Saturday, 18 September 2021

MEASUREMENTS: USB Isolation with Nobsound ADuM4160 device and hi-res DAC. The world these days, and the audiophile microcosm.


After writing about very high resolution measurements with the E1DA Cosmos ADC last week and touching on basically "state of the art" fidelity like the Topping D90SE, for this week's post, I thought it would be good to talk about something more "fundamental". Often spoken of among audiophile tweakers but rarely have I seen evidence of actual value/effect for many of these devices.

Before I begin with this post or even show you anything, let me just say that I do not believe audiophiles need USB isolation for use with devices like DACs unless you know you have noise issues. I think we've all see indiscriminate suggestions that audiophiles need all kinds of noise filters and isolators (like this, or this). Sometimes these things cost quite a significant chunk of change compared to the downstream device (like DAC) itself!

Over the years, I have tried out a number of USB DACs with computers and simple streamer devices like the Raspberry Pi. With a normal set-up, I cannot say I have ever heard an issue with any of the various decent DACs I've tried. Likewise, measurements already suggest that in general there are no major noise issues with at least reasonable modern devices.

However, there are times when the system is complex enough where indeed you do see ground loops and noise like the 8kHz USB PHY noise pop through. A couple months back, I showed you some of this when we took the rather useless AudioQuest JitterBug FMJ for a spin in some of these situations! Today, let's look at the effect of that little inexpensive Nobsound ADuM4160 USB Isolator (typically can be purchased for <US$25) you see in the picture above.

This device uses the Analog Devices ADuM4160 "Full/Low Speed USB Digital Isolator", see that linked datasheet for full details. Notice that although this is USB2.0 compatible, speed is limited to 1.5Mbps or 12Mbps which means that if we connect a DAC to this, we are limited to 24/96 stereo playback (USB Audio Class 1 fallback for most modern DACs). Remember this limitation and only proceed if you can accept this for whatever purpose you might have.

As you can see from the images, this device allows you to connect the isolator with a microUSB cable on the right to your computer (USB-A to microUSB). And then on the left side, there's a female USB-A connector where you can plug devices that you want isolated from the computer/source into. There are a couple of small switches to change between Lo-speed (1.5Mbps) and 12Mbps Full-speed, plus one to select whether +5V should come from an external power supply (the side microUSB connector). I'm not sure what the power limit is without an external source, but I have been able to successfully run the Topping D10 Balanced as shown below which seems to need ~200mA.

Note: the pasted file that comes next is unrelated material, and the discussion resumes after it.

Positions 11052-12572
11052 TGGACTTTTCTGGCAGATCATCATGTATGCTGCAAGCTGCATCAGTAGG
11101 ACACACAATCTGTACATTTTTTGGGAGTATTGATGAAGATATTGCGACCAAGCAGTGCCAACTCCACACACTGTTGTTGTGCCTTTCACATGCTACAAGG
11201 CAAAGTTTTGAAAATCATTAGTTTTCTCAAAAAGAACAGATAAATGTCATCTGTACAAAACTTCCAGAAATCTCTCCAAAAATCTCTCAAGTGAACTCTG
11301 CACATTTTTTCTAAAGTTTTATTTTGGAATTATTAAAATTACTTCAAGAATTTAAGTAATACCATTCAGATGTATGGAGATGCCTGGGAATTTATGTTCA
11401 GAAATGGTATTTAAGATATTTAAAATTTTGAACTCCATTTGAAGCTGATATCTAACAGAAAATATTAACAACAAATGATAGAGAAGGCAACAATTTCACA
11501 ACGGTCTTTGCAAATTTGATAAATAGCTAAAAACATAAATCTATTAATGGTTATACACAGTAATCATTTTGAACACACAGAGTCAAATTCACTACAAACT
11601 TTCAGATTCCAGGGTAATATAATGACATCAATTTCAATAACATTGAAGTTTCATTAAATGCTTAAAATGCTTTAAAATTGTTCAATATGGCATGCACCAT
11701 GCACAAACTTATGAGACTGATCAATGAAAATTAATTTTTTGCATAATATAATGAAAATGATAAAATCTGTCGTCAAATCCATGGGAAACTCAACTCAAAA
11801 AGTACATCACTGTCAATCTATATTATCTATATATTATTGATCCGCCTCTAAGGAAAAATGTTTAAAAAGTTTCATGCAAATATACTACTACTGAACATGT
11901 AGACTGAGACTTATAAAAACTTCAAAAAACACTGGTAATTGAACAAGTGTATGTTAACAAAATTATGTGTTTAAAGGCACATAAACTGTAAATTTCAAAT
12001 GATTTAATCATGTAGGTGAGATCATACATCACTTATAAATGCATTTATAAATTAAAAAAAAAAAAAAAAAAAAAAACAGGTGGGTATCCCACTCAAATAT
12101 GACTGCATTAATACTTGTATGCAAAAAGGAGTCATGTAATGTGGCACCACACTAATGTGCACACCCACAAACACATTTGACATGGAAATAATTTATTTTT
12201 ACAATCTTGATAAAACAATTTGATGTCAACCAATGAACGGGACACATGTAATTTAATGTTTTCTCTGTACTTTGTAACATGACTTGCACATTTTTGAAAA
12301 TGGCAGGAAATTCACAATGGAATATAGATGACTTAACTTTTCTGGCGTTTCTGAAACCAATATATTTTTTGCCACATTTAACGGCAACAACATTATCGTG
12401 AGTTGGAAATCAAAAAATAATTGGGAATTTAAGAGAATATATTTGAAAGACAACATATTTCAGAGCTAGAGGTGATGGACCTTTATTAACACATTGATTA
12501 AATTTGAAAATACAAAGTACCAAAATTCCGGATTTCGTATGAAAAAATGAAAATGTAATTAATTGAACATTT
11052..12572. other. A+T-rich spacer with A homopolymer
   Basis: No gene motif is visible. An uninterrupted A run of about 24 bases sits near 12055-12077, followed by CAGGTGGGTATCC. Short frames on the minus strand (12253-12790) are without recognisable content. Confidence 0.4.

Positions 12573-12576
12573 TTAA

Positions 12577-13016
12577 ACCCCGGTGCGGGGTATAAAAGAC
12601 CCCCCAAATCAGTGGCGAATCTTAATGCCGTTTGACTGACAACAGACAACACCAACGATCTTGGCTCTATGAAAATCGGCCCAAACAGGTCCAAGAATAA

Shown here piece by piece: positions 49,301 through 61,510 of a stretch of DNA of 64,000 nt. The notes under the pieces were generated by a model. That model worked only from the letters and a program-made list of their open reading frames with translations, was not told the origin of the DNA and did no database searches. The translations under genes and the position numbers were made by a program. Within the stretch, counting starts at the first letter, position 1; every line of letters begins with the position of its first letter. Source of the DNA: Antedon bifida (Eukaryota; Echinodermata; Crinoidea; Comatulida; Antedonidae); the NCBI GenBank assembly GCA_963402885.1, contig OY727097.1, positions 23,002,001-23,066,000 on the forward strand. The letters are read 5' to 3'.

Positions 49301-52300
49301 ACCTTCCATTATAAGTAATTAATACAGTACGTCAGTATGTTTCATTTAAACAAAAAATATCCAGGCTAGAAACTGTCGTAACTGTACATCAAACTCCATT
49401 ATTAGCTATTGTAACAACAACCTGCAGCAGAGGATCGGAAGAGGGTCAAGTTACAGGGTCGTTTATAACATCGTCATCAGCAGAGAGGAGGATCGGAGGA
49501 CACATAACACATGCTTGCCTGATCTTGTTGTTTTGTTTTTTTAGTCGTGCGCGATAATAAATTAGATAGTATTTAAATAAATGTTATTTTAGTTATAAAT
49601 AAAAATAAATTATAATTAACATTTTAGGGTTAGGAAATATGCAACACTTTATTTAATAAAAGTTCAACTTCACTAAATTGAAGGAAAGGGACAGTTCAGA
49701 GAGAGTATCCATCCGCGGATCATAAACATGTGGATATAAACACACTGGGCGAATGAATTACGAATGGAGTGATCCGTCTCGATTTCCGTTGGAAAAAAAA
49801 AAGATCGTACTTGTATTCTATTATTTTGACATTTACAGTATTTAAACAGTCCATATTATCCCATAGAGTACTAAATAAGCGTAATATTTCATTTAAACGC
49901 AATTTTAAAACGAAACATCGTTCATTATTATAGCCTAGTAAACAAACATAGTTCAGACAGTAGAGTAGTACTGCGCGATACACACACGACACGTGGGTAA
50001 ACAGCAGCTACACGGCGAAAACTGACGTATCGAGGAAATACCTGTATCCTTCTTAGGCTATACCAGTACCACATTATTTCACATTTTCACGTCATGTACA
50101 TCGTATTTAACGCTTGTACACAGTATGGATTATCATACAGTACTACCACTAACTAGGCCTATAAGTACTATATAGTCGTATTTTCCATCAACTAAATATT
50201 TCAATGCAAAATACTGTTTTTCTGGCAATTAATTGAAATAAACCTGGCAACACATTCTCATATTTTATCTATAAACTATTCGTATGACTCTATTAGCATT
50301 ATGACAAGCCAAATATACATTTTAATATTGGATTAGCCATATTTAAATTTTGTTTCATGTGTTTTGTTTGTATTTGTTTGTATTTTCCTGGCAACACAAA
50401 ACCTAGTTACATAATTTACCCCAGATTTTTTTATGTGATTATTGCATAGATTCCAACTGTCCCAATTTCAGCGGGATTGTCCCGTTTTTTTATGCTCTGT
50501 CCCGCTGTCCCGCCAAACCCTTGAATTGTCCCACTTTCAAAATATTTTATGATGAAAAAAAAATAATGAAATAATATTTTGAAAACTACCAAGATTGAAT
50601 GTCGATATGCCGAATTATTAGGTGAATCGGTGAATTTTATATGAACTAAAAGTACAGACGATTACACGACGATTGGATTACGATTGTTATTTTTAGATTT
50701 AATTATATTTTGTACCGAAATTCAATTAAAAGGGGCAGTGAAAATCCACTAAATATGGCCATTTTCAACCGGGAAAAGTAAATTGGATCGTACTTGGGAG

That clear plastic hood protects from stray fingers while keeping the cost down.

You might be wondering: "So Arch, why do you have such a thing if you don't believe USB DACs need isolation?"

The answer is simple. It's because when I run measurements using a multipurpose computer, I typically have multiple USB devices attached to the computer, so in order to prevent noise from the computer, or ground loops affecting the ADC, or DAC, a device like this should do the job. Let's put that hypothesis quickly to the test with this post.

Let's start by showing the set-up:

Note the Linear Audio AutoRanger not being used.

As you can see, we have my Intel NUC 6i5SYH computer on the left. Here's how it's all connected up:

Obviously, we can take the Nobsound isolator in and out of that chain to see if it makes a difference. In the picture above, we have the Topping D10 Balanced (silver) with balanced cables. Let's see how a simple 1kHz 0dBFS tone measures using this DAC (at 24/96). Let's use ASIO4ALL to play the test tone to the DAC, and capture the data from the RME ADI-2 Pro FS, all through the same computer as shown. Note that I did not need to use a separate USB power supply; the D10 Balanced (and D10s) is able to run with just the current provided through the isolator, more power-hungry devices will need an external power source plugged in through the side microUSB connector:

As you can see, with balanced cabling (in this case I used TRS --> XLR), the isolator made no difference. Balanced devices with their inherently superior noise rejection is designed to function very well even in "noisy" set-ups.

I trust the result above is no surprise! So, let's try the single-ended setup. This time, we'll use the Topping D10s DAC instead:

Voilà! The effect of USB isolation in improving the noise level, but not so much the THD. Notice that the 60Hz mains noise with harmonics have been cleaned up. Also, notice the 8th harmonic is significantly reduced with the isolator - 8kHz is the dreaded USB PHY microframe packet noise and it's good to see this being dealt with. Although this is just a simple THD(+N) test, the improvement in noise can be seen with the other tests like RightMark. For those wondering, no this does not have an impact on jitter performance which is already excellent (see D10 Balanced, and D10s measurements).

Like I said at the start, if I were just playing audio on my sound system from a streamer to DAC, I have not found a use for a USB isolator even if I'm using RCA outs. No concern with XLR/balanced outputs. It's only when things get a bit complicated such as a measurement chain with both the DAC and ADC attached to the same computer or USB hub that these noise and ground loops seep into the system.

I think most of the time when audiophiles buy these kinds of products, they're really not improving anything. This is why it seems only to be the "subjective" guys possibly with devices sent to them by the manufacturers making claims that they "hear" lower noise or even "low jitter". As usual, this isn't helpful to consumers and one could even say it's dishonest since such "reviews" are basically just advertisements.